Fri | Dec 3, 2021

High-income earners twice as likely to get NHT mortgages – CAPRI report

Published:Friday | March 19, 2021 | 10:43 AM
CAPRI described the NHT as having a “non-pro poor policy” as, despite its mandate of providing affordable housing for low-income contributors, wealthier income groups experience more benefits.

Judana Murphy, Gleaner Writer

A recent analysis of Jamaica’s social safety net programmes has found that high-income earners are twice as likely to receive mortgages from the National Housing Trust (NHT) than low-income earners. 

The Caribbean Policy Research Institute (CAPRI) in its Come Mek Wi Hol' Yuh Han': The Components of an Effective Social Safety Net for Jamaica report concluded that NHT is not an effective part of the country’s safety net.

Contributors earning more than $20,000 weekly are the highest income group served by the NHT, while those earning less than $10,000 are among the lowest income group.

Between 2009 and 2014, contributors in the lowest income group received 23 percent of the mortgages disbursed, revealing that most mortgages went to households that were well above the poverty line.

On average, the poorest income group has never received more than 19 percent of the value of mortgages distributed. 

For example, in 2014, of the $21 billion disbursed, the poorest group of contributors received only $4 billion in mortgages.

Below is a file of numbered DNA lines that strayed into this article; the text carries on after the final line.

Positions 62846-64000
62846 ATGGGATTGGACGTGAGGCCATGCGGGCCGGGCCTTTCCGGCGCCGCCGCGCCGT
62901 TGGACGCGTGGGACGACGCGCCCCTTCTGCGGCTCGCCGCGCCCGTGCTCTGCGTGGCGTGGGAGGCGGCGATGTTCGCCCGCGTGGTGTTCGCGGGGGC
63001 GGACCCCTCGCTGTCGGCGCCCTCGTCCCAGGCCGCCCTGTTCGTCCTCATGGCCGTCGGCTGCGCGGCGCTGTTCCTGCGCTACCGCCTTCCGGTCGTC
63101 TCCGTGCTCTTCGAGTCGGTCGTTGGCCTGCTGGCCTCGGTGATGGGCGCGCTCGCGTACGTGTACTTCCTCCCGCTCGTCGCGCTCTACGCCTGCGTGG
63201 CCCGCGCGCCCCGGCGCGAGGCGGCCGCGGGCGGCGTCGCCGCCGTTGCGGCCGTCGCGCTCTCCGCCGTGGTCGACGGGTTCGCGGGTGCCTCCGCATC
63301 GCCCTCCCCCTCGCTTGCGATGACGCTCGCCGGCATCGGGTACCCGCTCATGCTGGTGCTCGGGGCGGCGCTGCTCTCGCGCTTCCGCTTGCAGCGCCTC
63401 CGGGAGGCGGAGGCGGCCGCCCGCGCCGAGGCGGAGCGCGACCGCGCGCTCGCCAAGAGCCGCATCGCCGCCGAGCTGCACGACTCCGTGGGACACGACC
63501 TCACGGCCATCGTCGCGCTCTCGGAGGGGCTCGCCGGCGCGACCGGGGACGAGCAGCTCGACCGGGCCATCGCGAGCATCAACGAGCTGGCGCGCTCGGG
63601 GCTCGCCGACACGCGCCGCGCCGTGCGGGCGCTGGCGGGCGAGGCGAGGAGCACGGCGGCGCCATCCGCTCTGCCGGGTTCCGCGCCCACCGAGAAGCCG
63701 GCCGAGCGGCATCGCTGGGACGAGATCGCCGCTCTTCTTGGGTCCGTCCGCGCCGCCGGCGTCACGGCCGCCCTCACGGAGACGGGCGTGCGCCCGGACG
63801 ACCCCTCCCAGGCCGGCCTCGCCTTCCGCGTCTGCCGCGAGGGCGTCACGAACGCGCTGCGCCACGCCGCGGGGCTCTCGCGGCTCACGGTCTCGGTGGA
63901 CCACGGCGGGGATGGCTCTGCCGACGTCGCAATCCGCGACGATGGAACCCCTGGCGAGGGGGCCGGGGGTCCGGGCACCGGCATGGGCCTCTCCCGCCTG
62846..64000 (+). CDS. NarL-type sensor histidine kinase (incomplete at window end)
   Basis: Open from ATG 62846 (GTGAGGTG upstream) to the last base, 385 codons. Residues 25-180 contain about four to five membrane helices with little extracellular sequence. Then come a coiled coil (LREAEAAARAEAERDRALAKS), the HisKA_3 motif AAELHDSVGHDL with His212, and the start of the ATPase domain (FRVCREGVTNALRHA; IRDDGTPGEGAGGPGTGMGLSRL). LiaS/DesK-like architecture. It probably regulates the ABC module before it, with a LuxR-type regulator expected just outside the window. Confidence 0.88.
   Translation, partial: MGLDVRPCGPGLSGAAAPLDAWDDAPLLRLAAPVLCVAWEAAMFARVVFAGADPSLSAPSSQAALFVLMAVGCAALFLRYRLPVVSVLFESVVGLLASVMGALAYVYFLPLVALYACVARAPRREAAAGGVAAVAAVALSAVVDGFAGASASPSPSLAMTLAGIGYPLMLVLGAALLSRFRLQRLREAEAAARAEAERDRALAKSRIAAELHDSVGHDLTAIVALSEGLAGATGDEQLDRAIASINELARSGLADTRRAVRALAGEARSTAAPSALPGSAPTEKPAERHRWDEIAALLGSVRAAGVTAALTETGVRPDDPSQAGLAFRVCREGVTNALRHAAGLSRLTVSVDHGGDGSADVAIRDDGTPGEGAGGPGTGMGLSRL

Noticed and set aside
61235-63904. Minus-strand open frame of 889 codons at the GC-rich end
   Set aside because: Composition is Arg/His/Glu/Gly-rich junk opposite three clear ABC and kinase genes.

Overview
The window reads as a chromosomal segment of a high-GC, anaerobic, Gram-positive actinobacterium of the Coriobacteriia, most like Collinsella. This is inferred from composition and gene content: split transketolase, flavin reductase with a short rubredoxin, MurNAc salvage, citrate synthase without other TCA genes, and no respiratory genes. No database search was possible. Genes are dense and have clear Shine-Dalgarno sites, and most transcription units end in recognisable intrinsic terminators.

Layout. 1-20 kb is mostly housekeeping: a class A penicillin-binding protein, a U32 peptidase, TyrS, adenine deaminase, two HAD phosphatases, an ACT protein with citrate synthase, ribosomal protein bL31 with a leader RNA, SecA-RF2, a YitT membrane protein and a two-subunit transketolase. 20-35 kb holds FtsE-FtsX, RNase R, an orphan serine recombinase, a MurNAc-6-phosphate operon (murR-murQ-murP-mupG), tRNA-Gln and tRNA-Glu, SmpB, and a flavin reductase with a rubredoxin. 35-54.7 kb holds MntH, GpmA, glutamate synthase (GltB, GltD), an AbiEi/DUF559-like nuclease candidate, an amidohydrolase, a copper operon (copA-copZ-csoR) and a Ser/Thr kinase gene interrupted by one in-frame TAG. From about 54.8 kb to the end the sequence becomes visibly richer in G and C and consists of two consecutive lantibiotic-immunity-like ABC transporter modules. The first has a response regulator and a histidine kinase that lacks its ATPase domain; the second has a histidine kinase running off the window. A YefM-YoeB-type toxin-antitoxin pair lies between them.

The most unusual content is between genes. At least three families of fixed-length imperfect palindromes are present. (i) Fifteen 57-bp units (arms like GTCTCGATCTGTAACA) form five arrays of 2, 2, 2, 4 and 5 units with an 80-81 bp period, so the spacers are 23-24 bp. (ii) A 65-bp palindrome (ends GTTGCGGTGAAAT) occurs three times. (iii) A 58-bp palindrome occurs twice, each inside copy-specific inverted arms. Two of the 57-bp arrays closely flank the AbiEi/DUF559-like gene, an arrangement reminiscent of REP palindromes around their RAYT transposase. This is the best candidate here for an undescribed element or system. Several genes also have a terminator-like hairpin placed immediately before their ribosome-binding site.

“While the poor aspire to own a home, their priority is not to get a house. It is to know 'weh di next meal a come from' and contributing to the NHT does not help them to achieve this,” said CAPRI lead researcher, Monique Graham, at a web forum yesterday.

The report also noted that few low-income households access mortgage financing because the loan prerequisites are unsuitable to their circumstances. 

The lead researcher reasoned that mortgages require regular payments over long time periods and many of the poor do not have the steady, reliable income stream that comes from a formal sector. 

CAPRI described the NHT as having a “non-pro poor policy” as, despite its mandate of providing affordable housing for low-income contributors, wealthier income groups experience more benefits.

Meanwhile, Graham said the HEART/NSTA lowered its minimum requirements to make enrolment more attainable for vulnerable youths and though there was an increase, a lack of monitoring and evaluation has resulted in suboptimal outcomes.

CAPRI recommended that the skills training programmes be evidence-based and systematically monitored and evaluated. 

“Otherwise, HEART/NSTA will remain an underutilised resource in preparing vulnerable populations of poor, unskilled youths and adults for the labour force,” read the report.

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